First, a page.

Texas and Washington
Texas and Washington have similar laws to Illinois’s on the books, but with a few key differences. Both states leave the right to litigation to the attorney general.
In Texas, the Capture or Use of Biometric Identifier law, or CUBI, relates only to biometric data used for a “commercial purpose,” a pretty vague term. While your employer still has to ask for your consent, the bar is a little lower—it doesn’t need your written permission. If you leave your job, your employer is supposed to delete your biometric information.
Washington’s biometric identifiers law has an exemption for security purposes. This means that your employer’s use of biometrics may not be covered by the law if your employer argues that it improves the security of your workplace. (The promise of improved security is one of the pitches vendors of the biometric time clocks make to businesses.)
Some object to biometric data collection out of religious concerns. In West Virginia, the EEOC took Consolidation Coal Company to court after it forced a longtime employee to retire because his religious beliefs prevented him from scanning his hand to track his work attendance.
As an Evangelical Christian, he said he believed that scanning his hand would place the “Mark of the Beast” on him, as described in the Bible’s Book of Revelation.
The EEOC won the case against the mining company, and the man was awarded $150,000 in damages.
Labor Department Opinions
In New York, it’s illegal for your boss to use biometric fingerprinting, thanks to a labor department interpretation of a state law banning the fingerprinting of most employees. This hasn’t stopped employers from trying. (SwipeClock, a finger-scanning time clock vendor, assures potential buyers that “the very employees” who are probably committing time theft “are the ones that would not voluntarily use biometric time clocks” and that New Yorkers can simply “implement hand geometry, and iris or retina scanning” to get around the law.)
Collective bargaining can help employees who might be confronted with new tech in the workplace. “One of the things that’s usually in union contracts is language about any changes that the management would make that impact the working conditions,” said Crockford. “One way that people can organize to ensure that their employers are not forcing this kind of technologies on them is to unionize.”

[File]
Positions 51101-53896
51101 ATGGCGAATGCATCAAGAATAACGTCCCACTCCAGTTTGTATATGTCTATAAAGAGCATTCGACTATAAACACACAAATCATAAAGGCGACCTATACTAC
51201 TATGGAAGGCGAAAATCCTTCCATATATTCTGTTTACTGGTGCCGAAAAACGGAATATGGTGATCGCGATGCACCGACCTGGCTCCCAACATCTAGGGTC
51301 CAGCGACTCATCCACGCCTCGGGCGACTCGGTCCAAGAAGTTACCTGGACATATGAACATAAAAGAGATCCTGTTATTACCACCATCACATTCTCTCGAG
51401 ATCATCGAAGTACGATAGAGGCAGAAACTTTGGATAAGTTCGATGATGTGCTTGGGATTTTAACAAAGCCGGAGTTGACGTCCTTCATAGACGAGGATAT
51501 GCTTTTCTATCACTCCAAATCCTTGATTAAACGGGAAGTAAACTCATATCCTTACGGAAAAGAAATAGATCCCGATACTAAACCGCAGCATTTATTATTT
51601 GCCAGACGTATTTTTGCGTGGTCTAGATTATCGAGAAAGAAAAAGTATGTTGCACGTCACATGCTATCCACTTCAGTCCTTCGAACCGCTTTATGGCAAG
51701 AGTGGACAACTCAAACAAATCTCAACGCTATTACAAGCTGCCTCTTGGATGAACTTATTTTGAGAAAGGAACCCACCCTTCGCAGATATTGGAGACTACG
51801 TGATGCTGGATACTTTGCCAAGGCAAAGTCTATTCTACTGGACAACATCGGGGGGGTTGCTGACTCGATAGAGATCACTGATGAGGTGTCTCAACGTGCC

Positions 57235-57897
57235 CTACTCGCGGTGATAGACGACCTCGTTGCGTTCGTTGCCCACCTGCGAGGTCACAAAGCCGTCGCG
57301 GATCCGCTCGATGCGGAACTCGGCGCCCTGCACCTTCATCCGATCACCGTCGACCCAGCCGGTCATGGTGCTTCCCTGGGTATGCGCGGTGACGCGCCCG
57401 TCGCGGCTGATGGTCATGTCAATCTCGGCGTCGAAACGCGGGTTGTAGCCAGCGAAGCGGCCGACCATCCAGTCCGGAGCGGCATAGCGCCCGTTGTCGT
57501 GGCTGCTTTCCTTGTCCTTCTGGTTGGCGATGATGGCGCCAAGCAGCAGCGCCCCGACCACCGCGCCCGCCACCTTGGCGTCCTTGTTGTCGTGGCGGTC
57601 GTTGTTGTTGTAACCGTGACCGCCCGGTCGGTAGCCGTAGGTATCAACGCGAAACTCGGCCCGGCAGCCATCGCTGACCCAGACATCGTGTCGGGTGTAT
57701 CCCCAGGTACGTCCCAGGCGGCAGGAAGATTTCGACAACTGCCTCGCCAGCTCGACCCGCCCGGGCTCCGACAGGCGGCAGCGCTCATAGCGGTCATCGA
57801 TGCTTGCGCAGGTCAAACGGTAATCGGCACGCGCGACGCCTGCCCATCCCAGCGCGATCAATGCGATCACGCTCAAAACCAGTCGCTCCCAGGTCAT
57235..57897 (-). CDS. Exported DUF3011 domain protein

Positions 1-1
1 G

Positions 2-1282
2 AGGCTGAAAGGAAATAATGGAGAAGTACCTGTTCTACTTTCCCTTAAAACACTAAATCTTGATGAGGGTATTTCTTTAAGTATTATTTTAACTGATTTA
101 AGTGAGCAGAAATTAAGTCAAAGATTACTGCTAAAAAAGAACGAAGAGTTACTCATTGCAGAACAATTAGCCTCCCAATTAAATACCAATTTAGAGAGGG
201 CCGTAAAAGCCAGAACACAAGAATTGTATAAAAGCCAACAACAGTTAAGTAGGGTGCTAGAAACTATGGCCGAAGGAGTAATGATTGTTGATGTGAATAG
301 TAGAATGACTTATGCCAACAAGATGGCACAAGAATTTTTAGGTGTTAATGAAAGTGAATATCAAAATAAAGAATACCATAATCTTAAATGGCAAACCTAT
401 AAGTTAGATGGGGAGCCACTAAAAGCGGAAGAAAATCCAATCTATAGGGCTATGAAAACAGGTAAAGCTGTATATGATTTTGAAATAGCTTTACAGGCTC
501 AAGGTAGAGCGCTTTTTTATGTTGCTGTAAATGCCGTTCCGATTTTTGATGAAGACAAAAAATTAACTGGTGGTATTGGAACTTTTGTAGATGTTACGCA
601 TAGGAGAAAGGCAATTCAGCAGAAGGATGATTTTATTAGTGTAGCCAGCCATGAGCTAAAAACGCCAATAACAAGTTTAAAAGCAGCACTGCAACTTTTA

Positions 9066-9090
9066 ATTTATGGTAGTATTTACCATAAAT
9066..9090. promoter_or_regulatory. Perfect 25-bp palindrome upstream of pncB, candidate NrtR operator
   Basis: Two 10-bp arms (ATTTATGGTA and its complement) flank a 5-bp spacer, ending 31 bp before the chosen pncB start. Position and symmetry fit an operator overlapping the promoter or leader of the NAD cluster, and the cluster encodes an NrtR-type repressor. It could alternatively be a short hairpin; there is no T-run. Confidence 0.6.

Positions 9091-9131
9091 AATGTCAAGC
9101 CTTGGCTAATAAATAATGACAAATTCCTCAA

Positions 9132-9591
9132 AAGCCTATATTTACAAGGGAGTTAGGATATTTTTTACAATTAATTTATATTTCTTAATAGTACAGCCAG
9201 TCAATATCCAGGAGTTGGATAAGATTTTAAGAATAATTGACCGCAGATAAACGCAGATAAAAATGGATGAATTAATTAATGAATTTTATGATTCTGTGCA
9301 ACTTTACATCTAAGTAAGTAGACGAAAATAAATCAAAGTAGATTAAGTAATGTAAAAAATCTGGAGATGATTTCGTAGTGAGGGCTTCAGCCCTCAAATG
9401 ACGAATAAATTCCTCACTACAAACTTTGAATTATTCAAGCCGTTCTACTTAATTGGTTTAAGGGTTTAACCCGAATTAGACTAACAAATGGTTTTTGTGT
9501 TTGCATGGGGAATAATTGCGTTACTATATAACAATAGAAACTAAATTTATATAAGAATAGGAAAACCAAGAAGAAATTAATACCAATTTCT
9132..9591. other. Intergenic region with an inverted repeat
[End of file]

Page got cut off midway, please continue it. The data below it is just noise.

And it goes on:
New York’s Metropolitan Transit Authority began installing fingerprint time clock machines in earnest last summer, after an independent investigation found an unexpected $119 million jump in overtime over the previous year. The Association of Commuter Rail Employees filed a complaint with the New York State Department of Labor regarding the machines.
In a November letter to the MTA board, Carolyn Pokorny, the MTA inspector general, wrote that the full implementation of the machines faced “challenges such as union agreements and access by remote mobile field staff” but noted that the time clocks weren’t the only solutions the MTA has in mind. It also has been testing mobile phone and “voice authorization” check-ins for employees.
An MTA spokesperson told The Markup that “the vast majority of our 74,000 employees are registered and actively using our modern timekeeping system, with the exception of a small number of employees affected by collective bargaining issues and clocks being installed at remote field locations.”
When asked for clarification about how many “a small number” was, the spokesperson responded, “A few thousand.”